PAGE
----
As the cases drag on it is usually only the CASA who can provide any sense of continuity. New social workers and Assistant Attorneys General get assigned, and the public defenders juggle so many cases they have substitutes as often as not. After about a year – most cases go years – the CASA is the only one with any institutional knowledge. It may come as a surprise that this civilian volunteer has all the information that the people who are paid to be there need. I have slipped notes of correction to the AAG who has no clue who these kids are and who is sitting next to a substitute social worker.

6/4/08 The Last Visit The other evening I visited R and M who I have represented for over five years. M was about six months old then and was “delayed,” a child development term meaning she wasn’t growing well. She couldn’t even hold up her head. Through the inspired help of the staff at Childhaven she got back on track. They are now seven and five.

But through a number of missteps by The System, some unavoidable, the kids did not find permanency until just a few months ago. They moved in with a lovely couple who just wanted to be caring parents. The case is approaching the point where R and M will be adopted which will conclude my involvement with them. A hearing is coming up so I needed to file a report and for that I needed to see how they were doing.

Monday afternoon was lovely and the kids were playing on the front porch. They greeted me with “Hi, Dave” and rushed to show me their bicycles (R just got the training wheels off) and the storage shed their new dad was building for them. The shed is not just for storage. It will include a playhouse in the upper story. M wanted to show me the lovely flowers, but only if I was unafraid of bees. I assured her I was fine.

The judges like to have photos of the kids to go with the reports so I brought along my digital camera. I posed with each of them while the other took some pictures.

Naturally, I visited with the prospective adoptive parents and got a good picture of how they are doing. Both R and M wanted to show me all the family snapshots of the great adventures they had had such as a Pacific beach, motocross races, and just a trip to the park.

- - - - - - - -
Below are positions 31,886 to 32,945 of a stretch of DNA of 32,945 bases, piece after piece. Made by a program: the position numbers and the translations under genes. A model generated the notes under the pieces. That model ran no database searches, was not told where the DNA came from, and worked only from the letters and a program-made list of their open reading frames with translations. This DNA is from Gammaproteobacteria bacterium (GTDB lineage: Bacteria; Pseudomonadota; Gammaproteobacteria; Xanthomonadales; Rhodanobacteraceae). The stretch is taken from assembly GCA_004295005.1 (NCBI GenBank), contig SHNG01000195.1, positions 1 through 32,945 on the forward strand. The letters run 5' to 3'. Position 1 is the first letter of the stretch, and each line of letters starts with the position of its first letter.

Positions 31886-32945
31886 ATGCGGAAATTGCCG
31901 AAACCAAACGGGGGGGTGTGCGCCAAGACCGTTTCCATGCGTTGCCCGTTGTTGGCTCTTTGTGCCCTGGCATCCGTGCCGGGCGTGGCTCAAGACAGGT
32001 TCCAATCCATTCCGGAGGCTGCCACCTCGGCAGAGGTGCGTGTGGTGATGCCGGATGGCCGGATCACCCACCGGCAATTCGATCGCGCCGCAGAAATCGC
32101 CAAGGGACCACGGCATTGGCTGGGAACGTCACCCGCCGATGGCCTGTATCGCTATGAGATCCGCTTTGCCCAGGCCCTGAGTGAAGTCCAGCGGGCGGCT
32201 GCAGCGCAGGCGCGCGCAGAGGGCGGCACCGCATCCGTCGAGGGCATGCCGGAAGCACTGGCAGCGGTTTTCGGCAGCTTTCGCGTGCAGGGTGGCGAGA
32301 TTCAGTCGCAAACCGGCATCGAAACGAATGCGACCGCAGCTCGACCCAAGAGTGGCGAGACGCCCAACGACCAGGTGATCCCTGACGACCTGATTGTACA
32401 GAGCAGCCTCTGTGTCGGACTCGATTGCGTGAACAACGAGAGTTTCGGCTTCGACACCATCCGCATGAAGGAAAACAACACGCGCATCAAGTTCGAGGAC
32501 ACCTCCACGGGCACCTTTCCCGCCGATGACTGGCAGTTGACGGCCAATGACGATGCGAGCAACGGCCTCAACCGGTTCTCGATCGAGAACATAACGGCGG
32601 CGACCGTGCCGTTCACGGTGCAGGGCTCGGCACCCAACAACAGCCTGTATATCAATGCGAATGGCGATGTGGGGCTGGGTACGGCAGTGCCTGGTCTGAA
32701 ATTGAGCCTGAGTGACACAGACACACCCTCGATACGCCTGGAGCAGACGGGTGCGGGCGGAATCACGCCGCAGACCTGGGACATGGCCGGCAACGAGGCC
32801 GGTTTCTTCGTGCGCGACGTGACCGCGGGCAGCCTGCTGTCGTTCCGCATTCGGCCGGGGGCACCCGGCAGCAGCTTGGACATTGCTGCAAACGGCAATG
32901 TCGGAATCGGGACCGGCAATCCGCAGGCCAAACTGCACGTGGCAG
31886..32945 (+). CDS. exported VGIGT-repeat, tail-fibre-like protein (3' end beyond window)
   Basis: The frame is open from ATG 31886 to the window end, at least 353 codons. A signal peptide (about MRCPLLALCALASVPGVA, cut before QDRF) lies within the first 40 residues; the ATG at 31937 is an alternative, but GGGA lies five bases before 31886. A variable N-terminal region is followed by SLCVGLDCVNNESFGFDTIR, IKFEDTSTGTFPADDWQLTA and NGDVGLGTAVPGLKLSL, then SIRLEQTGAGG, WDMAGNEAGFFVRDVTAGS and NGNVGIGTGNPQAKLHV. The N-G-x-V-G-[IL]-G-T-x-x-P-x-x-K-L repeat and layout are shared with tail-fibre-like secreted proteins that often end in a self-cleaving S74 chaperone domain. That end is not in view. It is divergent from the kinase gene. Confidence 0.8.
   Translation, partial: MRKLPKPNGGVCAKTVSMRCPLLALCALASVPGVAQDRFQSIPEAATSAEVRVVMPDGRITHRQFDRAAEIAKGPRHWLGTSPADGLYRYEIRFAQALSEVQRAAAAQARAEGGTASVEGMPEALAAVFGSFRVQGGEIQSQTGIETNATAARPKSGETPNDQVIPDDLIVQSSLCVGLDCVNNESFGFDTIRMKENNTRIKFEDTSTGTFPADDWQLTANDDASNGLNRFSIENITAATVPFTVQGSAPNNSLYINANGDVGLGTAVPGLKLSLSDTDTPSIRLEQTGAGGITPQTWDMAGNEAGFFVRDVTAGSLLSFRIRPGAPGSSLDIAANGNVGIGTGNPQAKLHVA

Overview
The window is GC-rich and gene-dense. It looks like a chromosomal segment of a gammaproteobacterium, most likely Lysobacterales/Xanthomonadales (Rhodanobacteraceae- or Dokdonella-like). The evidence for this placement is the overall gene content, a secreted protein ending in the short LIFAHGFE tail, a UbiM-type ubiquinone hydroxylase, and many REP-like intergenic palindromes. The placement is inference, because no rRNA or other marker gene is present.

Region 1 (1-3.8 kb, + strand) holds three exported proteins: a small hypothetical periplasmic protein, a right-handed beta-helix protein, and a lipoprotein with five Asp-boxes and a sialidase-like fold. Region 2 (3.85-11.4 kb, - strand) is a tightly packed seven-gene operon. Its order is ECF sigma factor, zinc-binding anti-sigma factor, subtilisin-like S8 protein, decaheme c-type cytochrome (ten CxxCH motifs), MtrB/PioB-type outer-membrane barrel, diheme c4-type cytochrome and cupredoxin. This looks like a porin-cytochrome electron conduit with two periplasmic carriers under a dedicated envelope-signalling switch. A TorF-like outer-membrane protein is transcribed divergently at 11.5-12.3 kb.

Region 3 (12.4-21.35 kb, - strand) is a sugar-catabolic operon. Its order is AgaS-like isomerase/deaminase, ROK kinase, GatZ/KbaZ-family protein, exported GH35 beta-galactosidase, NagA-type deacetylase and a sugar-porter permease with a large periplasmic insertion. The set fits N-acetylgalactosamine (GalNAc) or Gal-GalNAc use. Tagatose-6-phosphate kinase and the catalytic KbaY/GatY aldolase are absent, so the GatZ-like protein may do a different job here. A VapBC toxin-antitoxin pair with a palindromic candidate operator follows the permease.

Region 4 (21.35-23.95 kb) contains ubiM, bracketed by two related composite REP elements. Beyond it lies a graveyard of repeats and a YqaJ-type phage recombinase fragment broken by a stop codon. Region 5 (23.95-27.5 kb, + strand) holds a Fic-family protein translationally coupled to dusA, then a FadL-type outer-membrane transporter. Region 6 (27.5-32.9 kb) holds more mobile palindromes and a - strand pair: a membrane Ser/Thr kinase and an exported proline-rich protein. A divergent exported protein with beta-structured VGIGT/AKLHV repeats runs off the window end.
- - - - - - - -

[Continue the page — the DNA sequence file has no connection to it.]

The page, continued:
The next step for them is adoption and then I will be out of the picture.

6/9/08 Indian Cases

Probably the most complex kinds of cases we see in dependencies are those involving Indian children. Before about thirty years ago, Indian children were commonly adopted off the reservation to non-Indian families. Naturally the tribes took issue with this latest depredation by the United States of their identity and culture.

Congress passed a law which gave the tribes the last word in handling any Indian child who goes into dependency — foster care. A tribe can get involved in the case in almost any way they want, from taking the case entirely away from the state court, to helping, to doing nothing. And if an Indian child is to be adopted, the tribe has final say on where the child goes. Some children have found homes in non-Indian families only to have the tribe come along later and say, no, we want the child with us. The child has no say in the matter other than through an advocate — me.

So the trick in these cases is to find out if a kid is an Indian. Easy to say. There are more than five hundred tribes recognized by the U.S. Government and many more not recognized. There are Canadian first nations which have cultural and political relationships with U.S. tribes and can lay a claim to a child and Native Alaskan community. If someone says the kid has Indian heritage, we have to write letters to the Bureau of Indian Affairs and to all the possible tribes and ask if he or she is one of theirs. Some tribes write back and some don’t.

Even if we don’t hear back from tribes, they can still come into the case and undo everything that has been done. So it is critical to engage these tribes early, if we can.

Some tribes are large with sophisticated governments and large, profitable casinos generating cash to benefit the members. Other tribes are very informal with the barest of structure, very poor, and might only have a post office box for contact. The hardest situations is where a tribe is made up of idividual bands and each band has rights under the law.

I am fortunate with the one Indian case I’ve had. The kid was clearly a member and the tribe had a large casino (getting bigger) along an interstate. They have a lawyer who attends all proceedings and they have money they shower on services for the kid. Or just shower him with money. But with the growth of Indian gaming some of the tribes are now more reluctant to extend membership to someone with tenuous ties to the reservation.